Manufacturers Struggle with Multiple Global Challenges
A broad group of global manufacturers in diverse markets from Ford to Samsung have seen their inventory levels swell as consumer demand weakens in the wake of surging inflation and destabilizing economic conditions, according to a new analysis by the Nikkei. According to their research, global manufacturing inventories have swelled to $1.8 trillion, a record total that is the highest measured manufacturing inventory level in the last ten years.
Learn more about rising manufacturing inventory levels
Strata-gee reported a couple of weeks ago that Samsung had cut its procurement processes in the face of slackening consumer demand and rising inventory levels. This was a surprising turn of events from a company that had for the last year-and-a-half or so been scrambling to fill surging consumer demand during the COVID-19 lockdowns of 2020 and 2021.
Now I have discovered a new research report documenting this rising inventory issue as a global phenomenon. The Nikkei studied data covering 2,239 global manufacturing companies and discovered that their inventory levels have recently begun building to record levels, a troubling sign of potential economic turmoil to come.
A $97 Billion Surge
According to the report, manufacturing inventory levels surged an astonishing $97 billion in just the last 90-days. With this surge, total manufacturing inventories were driven to a collective total of $1.8 trillion. Not only is that figure the highest level of manufacturing inventory in the last 10 years, but it is also greater than the total GDP of South Korea and Canada. And this inventory surge is happening at a time when most economists believe we are staring down the barrel of an economic slowdown…if not an outright recession.
While slackening demand was one factor mentioned for the buildup, other factors also contributed, according to the Nikkei report. For example, some companies have experienced inventory increases as a result of supply chain-related transportation issues. Others have intentionally built up inventory, stocking their warehouses to guard against future potential shortages. Also, some companies had built up inventory in anticipation of a continuing increase in consumer demand – such as from economies reopening after COVID disruptions.
All 12 Manufacturing Sectors Had Inventories Increase
A buildup of inventory raises the specter of manufacturers being forced to cut production, shutter factories, and lay off employees. Actions such as these could serve to “exacerbate an economic deceleration that is already underway,” the Nikkei noted.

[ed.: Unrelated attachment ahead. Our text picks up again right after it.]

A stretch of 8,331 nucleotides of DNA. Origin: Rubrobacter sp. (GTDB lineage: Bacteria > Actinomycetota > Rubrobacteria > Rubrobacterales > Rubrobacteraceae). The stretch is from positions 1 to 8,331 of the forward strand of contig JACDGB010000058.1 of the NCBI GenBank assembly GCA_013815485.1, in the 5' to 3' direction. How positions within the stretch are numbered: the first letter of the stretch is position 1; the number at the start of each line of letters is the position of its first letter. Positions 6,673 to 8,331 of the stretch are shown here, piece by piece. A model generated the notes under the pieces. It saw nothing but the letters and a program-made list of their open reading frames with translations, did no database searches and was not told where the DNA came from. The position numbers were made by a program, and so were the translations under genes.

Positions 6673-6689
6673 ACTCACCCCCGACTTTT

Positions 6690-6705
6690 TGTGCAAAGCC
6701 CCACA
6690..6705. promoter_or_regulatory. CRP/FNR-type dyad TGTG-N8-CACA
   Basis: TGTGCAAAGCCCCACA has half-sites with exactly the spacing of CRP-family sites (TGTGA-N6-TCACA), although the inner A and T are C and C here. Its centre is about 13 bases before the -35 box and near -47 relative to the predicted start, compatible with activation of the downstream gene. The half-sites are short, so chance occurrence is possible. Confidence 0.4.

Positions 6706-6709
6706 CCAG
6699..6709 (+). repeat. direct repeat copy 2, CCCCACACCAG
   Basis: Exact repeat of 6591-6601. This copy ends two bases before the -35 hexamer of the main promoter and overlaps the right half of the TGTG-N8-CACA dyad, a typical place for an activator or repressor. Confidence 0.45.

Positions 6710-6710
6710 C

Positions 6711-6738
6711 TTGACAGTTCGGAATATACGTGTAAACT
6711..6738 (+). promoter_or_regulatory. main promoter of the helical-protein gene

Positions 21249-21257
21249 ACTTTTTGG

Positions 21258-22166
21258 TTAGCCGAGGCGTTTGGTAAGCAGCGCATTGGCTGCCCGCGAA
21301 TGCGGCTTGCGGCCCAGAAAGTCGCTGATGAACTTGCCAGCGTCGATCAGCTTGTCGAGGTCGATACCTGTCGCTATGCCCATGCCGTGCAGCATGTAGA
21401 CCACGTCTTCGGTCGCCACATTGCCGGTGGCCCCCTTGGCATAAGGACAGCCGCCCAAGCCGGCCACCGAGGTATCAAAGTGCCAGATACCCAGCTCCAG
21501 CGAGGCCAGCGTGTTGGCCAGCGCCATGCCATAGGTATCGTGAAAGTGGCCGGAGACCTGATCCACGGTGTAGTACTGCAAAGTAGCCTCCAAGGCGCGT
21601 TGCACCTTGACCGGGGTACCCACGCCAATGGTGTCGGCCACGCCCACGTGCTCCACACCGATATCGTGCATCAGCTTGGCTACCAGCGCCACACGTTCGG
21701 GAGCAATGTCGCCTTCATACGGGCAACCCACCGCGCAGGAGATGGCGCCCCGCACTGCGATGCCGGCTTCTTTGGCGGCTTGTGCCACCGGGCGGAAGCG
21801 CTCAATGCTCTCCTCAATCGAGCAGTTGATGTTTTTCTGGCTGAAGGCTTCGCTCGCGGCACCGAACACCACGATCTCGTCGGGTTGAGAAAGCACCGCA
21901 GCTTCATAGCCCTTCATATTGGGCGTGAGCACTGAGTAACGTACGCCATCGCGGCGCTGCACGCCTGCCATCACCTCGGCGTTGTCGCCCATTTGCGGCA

Their report tracked 12 different manufacturing sectors, all of which registered an increase in inventory. However, just 3 sectors were responsible for more than 60% of the total inventory build. These sectors were electronics, automobiles, and machinery.
Electronics Hit the Hardest
Electronics, in particular, saw the biggest increase, with inventory increasing by $26.7 billion, or 6%, to a total carried inventory of $457 billion. As far as inventory type – the biggest gains were in raw materials and work-in-process inventory.
The report identified a few of the key players impacted by softening sales leading to increased inventory.
- Samsung Electronics – Samsung reported flat first quarter sales and a 13% increase in inventory. While the company has yet to announce any production cutbacks, it has cut its procurement and asked suppliers to delay orders and hold back on parts shipments, as I reported a couple of weeks ago.
- ASUS – Taiwanese computer maker Asus reported a first quarter sales decline of 9% which led to an increase in inventory of 18%. The company says sales in Europe, in particular, have been impacted by the war in Ukraine.
- Ford Motor Company – Ford saw first quarter sales drop 8% and a concerning increase in inventory of 21%. The company’s inventory grew $14.8 billion in the quarter and now stands at $273 billion – its highest level of inventory in 25 years, according to the report. And sitting in that inventory is 53,000 vehicles they are unable to complete due to the global chip shortage. The company’s CFO says this inventory buildup is hurting the company’s cash flow.
- Mercedes-Benz – Mercedes CFO Harald Wilhelm told the Nikkei that they too are experiencing a buildup of unfinished cars due to a “lack of components.” He also says the company is finding business in Europe difficult due to shipping problems “amid the Ukraine crisis.” The company is struggling to rework forecasts with any degree of accuracy amid such global uncertainty.
Cash Cushion Helps, But Situation Could Change Quickly
The report concludes by noting that – at this point – manufacturers are still in a good cash position and therefore not in any immediate danger. But this can change quickly if the economy continues to deteriorate. Some economists are concerned the U.S. economy is nearing a tipping point which could lead to a recession in late 2022 or early 2023.
Should a recession happen, that could change everything.